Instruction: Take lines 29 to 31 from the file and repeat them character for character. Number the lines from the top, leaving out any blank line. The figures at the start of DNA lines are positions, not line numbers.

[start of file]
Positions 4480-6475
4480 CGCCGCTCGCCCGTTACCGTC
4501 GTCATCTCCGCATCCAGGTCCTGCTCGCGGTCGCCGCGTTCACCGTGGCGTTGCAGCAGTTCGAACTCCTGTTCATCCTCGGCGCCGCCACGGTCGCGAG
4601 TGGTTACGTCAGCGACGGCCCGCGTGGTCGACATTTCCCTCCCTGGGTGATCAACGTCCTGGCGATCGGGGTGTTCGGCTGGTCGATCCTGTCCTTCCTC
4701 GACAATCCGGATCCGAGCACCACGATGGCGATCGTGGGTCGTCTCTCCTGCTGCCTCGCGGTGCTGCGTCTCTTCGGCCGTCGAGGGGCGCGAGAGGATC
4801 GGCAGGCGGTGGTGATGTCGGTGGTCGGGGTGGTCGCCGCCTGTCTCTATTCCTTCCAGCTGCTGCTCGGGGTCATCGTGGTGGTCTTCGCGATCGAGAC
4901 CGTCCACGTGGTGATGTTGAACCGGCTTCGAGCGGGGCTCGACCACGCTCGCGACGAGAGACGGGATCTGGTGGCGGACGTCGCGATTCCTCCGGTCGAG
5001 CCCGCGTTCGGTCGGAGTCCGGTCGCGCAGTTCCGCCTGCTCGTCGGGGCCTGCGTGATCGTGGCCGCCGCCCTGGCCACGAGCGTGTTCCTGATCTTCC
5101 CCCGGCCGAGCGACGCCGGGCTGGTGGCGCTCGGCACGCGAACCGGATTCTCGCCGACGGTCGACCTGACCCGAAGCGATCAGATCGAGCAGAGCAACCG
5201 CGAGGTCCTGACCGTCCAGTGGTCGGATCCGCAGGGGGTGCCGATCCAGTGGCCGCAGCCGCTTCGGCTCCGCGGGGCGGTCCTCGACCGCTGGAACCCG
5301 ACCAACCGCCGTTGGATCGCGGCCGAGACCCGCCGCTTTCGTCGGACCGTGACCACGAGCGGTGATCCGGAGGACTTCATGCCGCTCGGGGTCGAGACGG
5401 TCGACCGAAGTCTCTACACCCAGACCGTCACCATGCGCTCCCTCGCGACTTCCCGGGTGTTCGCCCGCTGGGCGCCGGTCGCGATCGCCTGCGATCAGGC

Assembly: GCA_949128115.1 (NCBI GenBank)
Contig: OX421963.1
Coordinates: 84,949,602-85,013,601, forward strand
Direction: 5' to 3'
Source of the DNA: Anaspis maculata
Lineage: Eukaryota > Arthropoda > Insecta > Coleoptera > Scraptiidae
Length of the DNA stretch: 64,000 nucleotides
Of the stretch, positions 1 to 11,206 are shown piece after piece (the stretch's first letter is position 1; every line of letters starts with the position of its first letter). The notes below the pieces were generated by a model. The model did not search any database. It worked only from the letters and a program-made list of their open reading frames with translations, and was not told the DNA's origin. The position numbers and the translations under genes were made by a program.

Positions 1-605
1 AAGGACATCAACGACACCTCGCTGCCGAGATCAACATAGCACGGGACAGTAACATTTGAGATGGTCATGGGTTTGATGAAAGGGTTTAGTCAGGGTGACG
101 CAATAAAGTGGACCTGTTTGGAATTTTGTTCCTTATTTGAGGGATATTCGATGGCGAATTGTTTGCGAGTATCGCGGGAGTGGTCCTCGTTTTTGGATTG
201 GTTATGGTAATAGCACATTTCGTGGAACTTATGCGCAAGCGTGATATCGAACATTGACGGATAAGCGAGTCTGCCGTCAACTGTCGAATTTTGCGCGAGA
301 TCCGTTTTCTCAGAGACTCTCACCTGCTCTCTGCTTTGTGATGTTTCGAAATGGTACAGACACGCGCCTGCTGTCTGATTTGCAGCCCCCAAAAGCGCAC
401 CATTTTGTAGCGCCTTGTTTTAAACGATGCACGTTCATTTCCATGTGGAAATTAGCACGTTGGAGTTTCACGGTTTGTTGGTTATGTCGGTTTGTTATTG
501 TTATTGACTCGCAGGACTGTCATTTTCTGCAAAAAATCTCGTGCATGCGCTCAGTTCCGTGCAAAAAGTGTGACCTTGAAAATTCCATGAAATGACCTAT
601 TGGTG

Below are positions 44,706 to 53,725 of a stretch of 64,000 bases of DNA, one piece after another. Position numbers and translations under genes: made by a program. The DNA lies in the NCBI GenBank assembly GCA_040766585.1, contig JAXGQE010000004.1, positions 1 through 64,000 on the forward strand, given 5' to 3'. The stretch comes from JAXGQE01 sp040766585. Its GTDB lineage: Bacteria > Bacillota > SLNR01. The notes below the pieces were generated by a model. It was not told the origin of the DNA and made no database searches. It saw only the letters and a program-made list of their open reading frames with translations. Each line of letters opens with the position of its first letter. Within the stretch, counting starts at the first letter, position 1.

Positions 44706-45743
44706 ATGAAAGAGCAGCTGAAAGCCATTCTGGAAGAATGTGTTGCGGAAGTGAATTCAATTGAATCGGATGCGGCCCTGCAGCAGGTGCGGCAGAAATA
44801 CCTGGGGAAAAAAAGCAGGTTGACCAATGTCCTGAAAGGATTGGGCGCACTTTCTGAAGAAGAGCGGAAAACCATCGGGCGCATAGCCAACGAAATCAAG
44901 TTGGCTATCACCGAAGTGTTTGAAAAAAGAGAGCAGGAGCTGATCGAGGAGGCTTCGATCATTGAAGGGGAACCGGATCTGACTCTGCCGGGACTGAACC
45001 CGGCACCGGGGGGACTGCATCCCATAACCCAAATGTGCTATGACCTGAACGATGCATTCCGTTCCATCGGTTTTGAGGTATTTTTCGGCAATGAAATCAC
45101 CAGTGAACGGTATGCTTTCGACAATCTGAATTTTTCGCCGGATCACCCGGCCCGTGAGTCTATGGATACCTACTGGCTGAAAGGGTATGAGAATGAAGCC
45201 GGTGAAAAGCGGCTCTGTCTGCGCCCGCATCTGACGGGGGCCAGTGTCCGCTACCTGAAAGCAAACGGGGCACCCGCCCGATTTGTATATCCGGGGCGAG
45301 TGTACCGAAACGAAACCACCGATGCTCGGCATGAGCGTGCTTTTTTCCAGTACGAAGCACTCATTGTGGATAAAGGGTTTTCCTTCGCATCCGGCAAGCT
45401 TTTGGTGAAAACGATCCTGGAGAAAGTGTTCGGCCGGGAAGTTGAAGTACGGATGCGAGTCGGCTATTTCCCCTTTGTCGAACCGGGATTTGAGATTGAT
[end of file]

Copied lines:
Below are positions 44,706 to 53,725 of a stretch of 64,000 bases of DNA, one piece after another. Position numbers and translations under genes: made by a program. The DNA lies in the NCBI GenBank assembly GCA_040766585.1, contig JAXGQE010000004.1, positions 1 through 64,000 on the forward strand, given 5' to 3'. The stretch comes from JAXGQE01 sp040766585. Its GTDB lineage: Bacteria > Bacillota > SLNR01. The notes below the pieces were generated by a model. It was not told the origin of the DNA and made no database searches. It saw only the letters and a program-made list of their open reading frames with translations. Each line of letters opens with the position of its first letter. Within the stretch, counting starts at the first letter, position 1.

Positions 44706-45743
44706 ATGAAAGAGCAGCTGAAAGCCATTCTGGAAGAATGTGTTGCGGAAGTGAATTCAATTGAATCGGATGCGGCCCTGCAGCAGGTGCGGCAGAAATA